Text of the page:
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How to make ultra strong passwords
As some Microsoft Operating System geeks know, you can type many more characters than are on a standard keyboard by using the ALT+NUMPAD combination technique. For example, by holding down the ALT key, typing 234 on the number pad, then releasing ALT gives you the O character. I’m writing this article mostly because when I search around for information on the topic of ALT+Number key combos I find pages that are lacking in details. Most of the pages I found are coming from the angle of using ALT+NUMPAD combinations as shortcuts for typing in non-English languages, but I have another use for them. Using ALT+NUMPAD can make for some very ugly passwords to crack. These odd characters have two major advantages over normal keystrokes:
1. They are unlikely to be in someone’s dictionary or brute force list. Try brute forcing a password like “ace of ?s” or “I am the a and the O”.
2. Some hardware key loggers will not log these odd characters. Your mileage may vary on this as some key loggers can, so don’t rely on it to keep you 100% safe.
Using ALT+NUMPAD to type odd characters into your password also has a few disadvantages.
1. The way they are described in this article only works in Microsoft Operating Systems (DOS, Windows 9x, Vista, XP, 2000), and there may be some variation amongst the different versions.
2. Not all applications will let you use these odd characters. For testing I tried the password “Oÿ” (ALT+234 and ALT+0255) on a Windows XP local account, but not all application will let you use these sorts of characters in your password.
Microsoft has the following to say on the subject of ALT+NUM key codes:
Alt+Numpad: A method of entering characters by typing in the character’s decimal code with the Numeric Pad keys (Num Lock turned on). In Windows:
, where xxx is the decimal value of a code point, generates an OEM-encoded character.
• Alt+<0xxx>, where xxx is the decimal value of a code point, generates a Windows-encoded character.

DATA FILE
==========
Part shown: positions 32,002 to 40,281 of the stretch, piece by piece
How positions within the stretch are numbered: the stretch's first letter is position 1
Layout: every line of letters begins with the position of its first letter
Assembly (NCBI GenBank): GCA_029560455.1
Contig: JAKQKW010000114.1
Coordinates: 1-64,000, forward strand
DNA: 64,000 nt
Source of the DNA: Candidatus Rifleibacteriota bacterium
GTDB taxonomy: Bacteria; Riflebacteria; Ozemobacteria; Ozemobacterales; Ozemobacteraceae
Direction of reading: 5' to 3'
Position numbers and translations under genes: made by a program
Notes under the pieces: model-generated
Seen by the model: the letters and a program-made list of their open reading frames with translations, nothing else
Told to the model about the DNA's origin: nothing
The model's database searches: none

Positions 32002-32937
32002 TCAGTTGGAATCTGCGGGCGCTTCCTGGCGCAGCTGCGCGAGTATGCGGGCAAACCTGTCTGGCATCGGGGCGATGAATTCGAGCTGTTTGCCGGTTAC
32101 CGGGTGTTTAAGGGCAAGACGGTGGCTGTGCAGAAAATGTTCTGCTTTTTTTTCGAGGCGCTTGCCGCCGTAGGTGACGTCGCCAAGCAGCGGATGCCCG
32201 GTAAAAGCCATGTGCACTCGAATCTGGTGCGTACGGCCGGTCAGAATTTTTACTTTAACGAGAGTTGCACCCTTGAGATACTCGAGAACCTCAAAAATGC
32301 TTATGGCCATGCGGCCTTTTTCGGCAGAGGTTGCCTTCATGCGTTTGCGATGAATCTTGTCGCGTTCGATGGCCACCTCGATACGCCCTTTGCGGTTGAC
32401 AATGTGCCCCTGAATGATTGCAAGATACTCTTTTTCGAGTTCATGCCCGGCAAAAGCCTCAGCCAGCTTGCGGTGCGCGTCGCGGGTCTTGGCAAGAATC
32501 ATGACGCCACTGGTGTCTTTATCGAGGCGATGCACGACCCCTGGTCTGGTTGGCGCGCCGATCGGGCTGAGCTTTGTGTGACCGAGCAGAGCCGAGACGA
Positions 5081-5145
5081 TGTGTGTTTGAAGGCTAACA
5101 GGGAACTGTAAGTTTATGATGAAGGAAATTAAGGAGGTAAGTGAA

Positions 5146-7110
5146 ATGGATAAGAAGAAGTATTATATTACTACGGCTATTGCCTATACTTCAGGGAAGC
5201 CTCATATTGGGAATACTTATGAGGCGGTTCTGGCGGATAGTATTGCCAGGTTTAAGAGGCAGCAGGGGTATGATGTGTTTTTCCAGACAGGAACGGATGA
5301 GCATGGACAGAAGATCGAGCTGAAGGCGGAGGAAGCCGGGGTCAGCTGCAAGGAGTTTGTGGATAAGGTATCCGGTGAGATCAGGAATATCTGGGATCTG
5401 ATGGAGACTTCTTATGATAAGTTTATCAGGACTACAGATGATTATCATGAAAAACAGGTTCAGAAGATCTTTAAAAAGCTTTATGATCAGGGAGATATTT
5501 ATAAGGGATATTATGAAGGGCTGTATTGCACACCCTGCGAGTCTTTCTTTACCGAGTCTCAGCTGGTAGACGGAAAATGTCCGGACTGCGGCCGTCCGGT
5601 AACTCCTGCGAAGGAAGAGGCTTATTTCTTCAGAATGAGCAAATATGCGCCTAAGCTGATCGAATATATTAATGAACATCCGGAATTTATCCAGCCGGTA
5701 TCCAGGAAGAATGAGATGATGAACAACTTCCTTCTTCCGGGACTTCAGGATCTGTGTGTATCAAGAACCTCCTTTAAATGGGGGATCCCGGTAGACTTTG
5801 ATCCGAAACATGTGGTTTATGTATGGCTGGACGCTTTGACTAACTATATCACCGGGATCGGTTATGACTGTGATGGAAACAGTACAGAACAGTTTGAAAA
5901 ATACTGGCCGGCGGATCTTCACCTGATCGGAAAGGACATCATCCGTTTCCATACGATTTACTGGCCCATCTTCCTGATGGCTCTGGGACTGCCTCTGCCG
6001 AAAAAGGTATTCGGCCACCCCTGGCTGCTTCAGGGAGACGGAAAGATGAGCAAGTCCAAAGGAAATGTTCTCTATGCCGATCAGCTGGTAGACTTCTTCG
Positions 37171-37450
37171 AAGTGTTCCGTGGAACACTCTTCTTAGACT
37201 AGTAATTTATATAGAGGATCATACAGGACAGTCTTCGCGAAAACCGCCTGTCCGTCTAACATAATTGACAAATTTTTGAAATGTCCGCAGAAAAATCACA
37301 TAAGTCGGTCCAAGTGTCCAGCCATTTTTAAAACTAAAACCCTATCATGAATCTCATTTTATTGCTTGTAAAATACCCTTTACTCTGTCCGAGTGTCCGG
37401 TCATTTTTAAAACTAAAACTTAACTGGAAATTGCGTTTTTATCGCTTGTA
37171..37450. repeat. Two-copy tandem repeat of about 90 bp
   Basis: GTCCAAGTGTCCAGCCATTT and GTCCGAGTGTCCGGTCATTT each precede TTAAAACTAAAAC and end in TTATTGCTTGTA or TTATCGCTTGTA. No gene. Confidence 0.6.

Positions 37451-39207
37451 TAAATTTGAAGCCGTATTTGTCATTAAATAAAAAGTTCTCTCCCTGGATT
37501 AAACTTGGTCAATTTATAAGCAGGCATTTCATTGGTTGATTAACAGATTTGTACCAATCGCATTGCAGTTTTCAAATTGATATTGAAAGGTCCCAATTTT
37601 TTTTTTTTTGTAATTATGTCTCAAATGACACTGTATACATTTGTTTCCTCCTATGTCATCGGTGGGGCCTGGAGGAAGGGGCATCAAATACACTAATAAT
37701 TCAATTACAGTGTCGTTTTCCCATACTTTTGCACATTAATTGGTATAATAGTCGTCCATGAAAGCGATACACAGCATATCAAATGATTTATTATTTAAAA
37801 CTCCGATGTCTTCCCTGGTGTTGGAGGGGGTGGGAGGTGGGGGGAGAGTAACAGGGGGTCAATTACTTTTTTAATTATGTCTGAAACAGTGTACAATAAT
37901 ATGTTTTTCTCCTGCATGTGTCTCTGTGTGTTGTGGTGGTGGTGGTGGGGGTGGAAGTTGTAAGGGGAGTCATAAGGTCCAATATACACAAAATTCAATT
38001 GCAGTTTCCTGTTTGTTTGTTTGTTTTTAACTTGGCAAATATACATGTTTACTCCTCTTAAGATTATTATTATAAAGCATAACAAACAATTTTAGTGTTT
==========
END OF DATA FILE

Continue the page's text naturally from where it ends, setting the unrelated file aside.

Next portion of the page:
, where xxxx is the hexadecimal Unicode code point, generates a Unicode-encoded (UTF-16) character.
Shortly I’ll explain explain the first two methods further. The 3rd is more problematic to work with. First, you may have to edit your registry and add a the REG_SZ value “HKEY_Current_User/Control Panel/Input Method/EnableHexNumpad”, then set it to “1”. Also, depending on where you are trying to type the character the application may interpret your hexadecimal Fs as attempts to bring down the file menu. Since method three is so problematic I’ll focus on the first two methods.
First, make sure you are using the number pad and not the top roll number keys, only the number pad works for this. Second, make sure NUM LOCK is on. It does not have to be on in all cases for these key combos to work, but it helps by keeping the number pad from being misinterpreted.
The chart from the site shows the relevant key codes to get various symbols. The table on the left shows the OEM Extended ASCII character set (AKA: IBM PC Extended Character Set; Extended ASCII; High ASCII; 437 U.S. English). True ASCII is only 7 bit, so the range is 0 to 127. IBM extended it to 8 bits and added more characters. To type these characters you merely have to hold down an ALT key, type the numeric value of the character, then release the ALT key.
The table on the right shows the ANSI character set (AKA: Window’s ANSI/ISO Latin-1/ANSI Extended ASCII, though technically they are not exactly the same thing.). To use the ANSI character set you do the same thing as the OEM set, but you preface the number with an extra zero. Notice that the first 127 should be the same in both sets, though values 0-31 may not be viewable in all cases.
For example, ALT+257 gives me a in Wordpad, but in Notepad it loops back around the character set and gives me?(257-256=1 which is ? in the OEM set) . If you want to know what key code will bring up a particular character in a certain Windows font run Windows Character Map (charmap.exe) and look in the bottom right corner to find out.
some examples :
ALT+130 = é